It’s strange to remember that one of the first lawsuits related to spam, in 1996, involved a spammer suing for the right to have his spam delivered. Sanford Wallace‘s company, Cyber Promotions, a highly prolific source of spam, sued America Online on first amendment grounds. Not only did Cyber Promotions object to the fact that AOL was attempting to filter their messages, they also complained that by bouncing undeliverable messages back to Cyber Promotions, AOL was in fact mailbombing them! Happily the judge threw the case out on the grounds that AOL was not a branch of the government, so the first amendment did not apply. Spam filtering was officially legal in the US!
While AOL won the right to continue filtering spam, there were not many tools at the time available to smaller ISPs, who did not have the resources of AOL and could not develop their own filtering technology. That changed somewhat for the better in 1997, when Paul Vixie and Dave Rand announced the Realtime Blackhole List (RBL). This was a list of mail servers used by spammers – by refusing to accept SMTP connections from these mail servers, system administrators could block spam at the source. Of course, this was not adopted by all email providers, and spammers were free to obtain new IP addresses to send spam from, so this was not a complete solution to preventing spam.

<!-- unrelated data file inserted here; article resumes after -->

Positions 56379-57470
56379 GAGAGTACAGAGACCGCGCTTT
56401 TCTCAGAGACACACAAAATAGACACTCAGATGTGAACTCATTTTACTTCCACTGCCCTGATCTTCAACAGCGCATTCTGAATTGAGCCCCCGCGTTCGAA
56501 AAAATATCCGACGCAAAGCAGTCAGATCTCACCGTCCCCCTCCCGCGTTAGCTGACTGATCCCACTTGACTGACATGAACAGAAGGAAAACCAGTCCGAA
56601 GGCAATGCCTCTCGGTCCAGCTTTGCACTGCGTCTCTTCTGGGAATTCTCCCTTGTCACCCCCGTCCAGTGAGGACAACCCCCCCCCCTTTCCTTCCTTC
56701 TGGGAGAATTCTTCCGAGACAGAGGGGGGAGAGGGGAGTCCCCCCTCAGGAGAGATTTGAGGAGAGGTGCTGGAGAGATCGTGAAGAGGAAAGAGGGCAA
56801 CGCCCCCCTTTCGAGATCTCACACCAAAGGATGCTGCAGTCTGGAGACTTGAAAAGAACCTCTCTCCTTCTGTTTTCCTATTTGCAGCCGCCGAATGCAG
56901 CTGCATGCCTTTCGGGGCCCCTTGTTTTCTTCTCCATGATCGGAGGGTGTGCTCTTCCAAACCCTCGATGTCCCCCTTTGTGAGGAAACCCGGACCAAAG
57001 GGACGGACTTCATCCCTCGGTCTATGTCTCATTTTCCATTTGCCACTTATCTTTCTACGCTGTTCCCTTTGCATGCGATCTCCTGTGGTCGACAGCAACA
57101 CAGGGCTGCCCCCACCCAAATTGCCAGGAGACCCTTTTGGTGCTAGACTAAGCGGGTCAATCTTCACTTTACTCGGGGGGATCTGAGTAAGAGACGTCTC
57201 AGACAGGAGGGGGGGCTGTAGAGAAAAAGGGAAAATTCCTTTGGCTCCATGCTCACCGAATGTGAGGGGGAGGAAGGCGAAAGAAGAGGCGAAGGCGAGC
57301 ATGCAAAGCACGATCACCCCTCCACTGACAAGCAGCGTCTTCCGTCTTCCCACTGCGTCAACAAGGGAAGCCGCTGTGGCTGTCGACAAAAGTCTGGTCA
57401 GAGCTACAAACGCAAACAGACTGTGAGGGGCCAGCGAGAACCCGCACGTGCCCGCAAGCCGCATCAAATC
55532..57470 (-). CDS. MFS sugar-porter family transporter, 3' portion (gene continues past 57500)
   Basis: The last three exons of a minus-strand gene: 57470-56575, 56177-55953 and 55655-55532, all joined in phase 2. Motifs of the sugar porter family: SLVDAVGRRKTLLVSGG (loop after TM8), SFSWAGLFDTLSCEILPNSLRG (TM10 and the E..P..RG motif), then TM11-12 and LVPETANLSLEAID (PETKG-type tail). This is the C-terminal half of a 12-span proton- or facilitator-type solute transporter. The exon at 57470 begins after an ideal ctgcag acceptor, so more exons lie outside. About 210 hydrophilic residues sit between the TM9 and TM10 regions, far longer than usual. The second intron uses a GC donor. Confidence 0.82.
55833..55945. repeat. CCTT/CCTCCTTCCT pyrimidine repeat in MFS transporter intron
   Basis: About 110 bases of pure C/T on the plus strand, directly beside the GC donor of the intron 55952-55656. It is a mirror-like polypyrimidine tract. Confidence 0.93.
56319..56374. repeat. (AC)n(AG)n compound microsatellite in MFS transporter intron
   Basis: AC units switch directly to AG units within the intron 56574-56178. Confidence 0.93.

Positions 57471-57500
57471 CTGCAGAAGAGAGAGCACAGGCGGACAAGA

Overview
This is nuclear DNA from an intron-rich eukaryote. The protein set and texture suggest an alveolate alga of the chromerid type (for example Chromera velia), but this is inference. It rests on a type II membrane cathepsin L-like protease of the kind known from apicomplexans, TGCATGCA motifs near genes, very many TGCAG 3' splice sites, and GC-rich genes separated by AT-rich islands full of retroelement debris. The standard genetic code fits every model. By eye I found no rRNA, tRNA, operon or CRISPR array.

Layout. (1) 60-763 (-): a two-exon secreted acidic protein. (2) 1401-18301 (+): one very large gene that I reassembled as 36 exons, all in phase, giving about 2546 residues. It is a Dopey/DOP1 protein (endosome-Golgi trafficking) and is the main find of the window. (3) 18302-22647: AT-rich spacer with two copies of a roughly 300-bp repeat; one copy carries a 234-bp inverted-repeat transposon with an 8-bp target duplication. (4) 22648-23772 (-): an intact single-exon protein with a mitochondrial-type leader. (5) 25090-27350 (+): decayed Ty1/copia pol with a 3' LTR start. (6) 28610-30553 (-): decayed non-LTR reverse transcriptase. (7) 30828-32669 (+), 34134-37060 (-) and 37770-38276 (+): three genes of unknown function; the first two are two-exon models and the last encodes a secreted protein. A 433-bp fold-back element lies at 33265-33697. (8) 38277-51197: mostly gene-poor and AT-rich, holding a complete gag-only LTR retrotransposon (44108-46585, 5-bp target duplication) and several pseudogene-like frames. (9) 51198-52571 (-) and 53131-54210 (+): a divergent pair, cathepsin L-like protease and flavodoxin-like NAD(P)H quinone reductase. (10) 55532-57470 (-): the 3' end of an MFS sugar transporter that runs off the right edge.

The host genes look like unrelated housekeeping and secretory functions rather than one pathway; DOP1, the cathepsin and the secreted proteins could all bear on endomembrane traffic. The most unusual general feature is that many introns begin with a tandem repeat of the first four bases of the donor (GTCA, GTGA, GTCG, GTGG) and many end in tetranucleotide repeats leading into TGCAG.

In 1998, Steve Linford founded the non-profit organization Spamhaus based in the UK and later Switzerland. As well as providing widely used blacklist, in 2000, Spamhaus introduced the Register Of Known Spam Operations (ROKSO), a listing of the top spammers in the world. This became so well known that years later when FBI agent Keith Mularski wanted to establish his credentials in the cyber criminal underworld, he asked Spamhaus to list his undercover identity on ROKSO. They did, his persona became accepted in the credit card fraud underworld, and his operation eventually led to sixty arrests for carding.